— The Humourous Story of Farmer Bumpkin's Lawsuit • Richard Harris

... not do so, although Maharbal urged him to do so. Hence he was censured as being able to win victories but not understanding how to use them. Since they had delayed this time, they could never again have an opportunity to make haste. Therefore Hannibal regretted it, feeling that he had committed a blunder, and was ever crying ...
— Dio's Rome, Volume 1 (of 6) • Cassius Dio

... martyrized by destiny. She saw the real Julian glancing out in torment at the world through those eyes. The effect of the vibration in Julian's voice a few minutes earlier was redoubled. Her emotion nearly overcame her. She desired very much to succour Julian, and was aware of a more distinct feeling of ...
— The Price of Love • Arnold Bennett

... companion. Tears occasionally struggled out from beneath her eyelids, crossed her dark, sun-burnt cheek, and fell on the coarse canvas garment that lay in her lap. It was after one of these sudden and strong exhibitions of feeling that Rose approached her, laid her own little, fair hand, in a friendly way, though unheeded, on the other's shoulder, and spoke to her in ...
— Graham's Magazine Vol. XXXII No. 2. February 1848 • Various

... forego what he thinks a rightful need of vengeance, let him look into himself. Let him consider his feelings on the death of some notorious traitor or criminal; not satisfaction, but awe, is the uppermost feeling in his heart. Death sobers us all. But away from death this may be unconvincing; and one may still shout of the glory of floating the ship of freedom in the blood of the enemy. I give him pause. He may still correct his philosophy in view of the horror of a street accident ...
— Principles of Freedom • Terence J. MacSwiney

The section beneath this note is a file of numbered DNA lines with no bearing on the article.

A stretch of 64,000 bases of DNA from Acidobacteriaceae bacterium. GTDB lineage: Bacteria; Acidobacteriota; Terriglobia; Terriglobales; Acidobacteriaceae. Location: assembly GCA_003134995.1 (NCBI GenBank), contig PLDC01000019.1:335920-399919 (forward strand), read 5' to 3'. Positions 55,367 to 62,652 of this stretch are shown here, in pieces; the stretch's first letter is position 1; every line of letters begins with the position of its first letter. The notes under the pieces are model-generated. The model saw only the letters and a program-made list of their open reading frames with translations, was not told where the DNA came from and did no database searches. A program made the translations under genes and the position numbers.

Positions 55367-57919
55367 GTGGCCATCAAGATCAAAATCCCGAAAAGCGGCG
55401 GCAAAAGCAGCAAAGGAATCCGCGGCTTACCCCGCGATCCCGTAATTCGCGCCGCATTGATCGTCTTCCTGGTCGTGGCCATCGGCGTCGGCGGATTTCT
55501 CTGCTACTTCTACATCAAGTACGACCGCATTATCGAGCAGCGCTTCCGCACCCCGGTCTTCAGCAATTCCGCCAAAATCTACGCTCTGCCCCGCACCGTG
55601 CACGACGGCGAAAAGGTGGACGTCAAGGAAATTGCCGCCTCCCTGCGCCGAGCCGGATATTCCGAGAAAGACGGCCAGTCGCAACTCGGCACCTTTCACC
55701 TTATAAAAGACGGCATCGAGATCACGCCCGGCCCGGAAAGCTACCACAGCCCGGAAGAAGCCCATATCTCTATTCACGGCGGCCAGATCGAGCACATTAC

... have faces like that on Easter Sundays, after the communion, when, thickly pomaded, in new jacket and starched collars, they come to exchange Easter greetings with their parents. Misha was continually—with a sort of cautious incredulity—feeling himself and repeating: 'What does it mean? ... Am I in heaven?' The next day he announced that he had not slept all night, he had ...
— A Desperate Character and Other Stories • Ivan Turgenev

... our car feeling pretty glum about it. Jiminies, you couldn't blame us. What was the good of being left at a carnival in the middle of the night and taken away again before daylight? That's one thing I don't like about railroads; they do just as they please. ...
— Roy Blakeley's Camp on Wheels • Percy Keese Fitzhugh

... herself with deep emotion, and her little foot beating convulsively on the carpet, Adrienne looked steadily at her aunt. The princess wished to infuse drop by drop, the poison with which she was swelling, and make her victim suffer as long as possible, feeling certain that she could not escape. "Gentlemen," said Madame de Saint-Dizier, in a forced voice, "this has occurred: I was told that the commissary of police wished to speak with me: I went to receive this magistrate; he excused himself, with a troubled air, for the ...
— The Wandering Jew, Complete • Eugene Sue

... greeting last evening but as the representatives of the association these delegates feel great sorrow that any one present, either a member or an outsider, should have interrupted your address by an expression of personal feeling, and they herewith disclaim responsibility for such interruption and ask your acceptance of this expression of regret in the spirit in which ...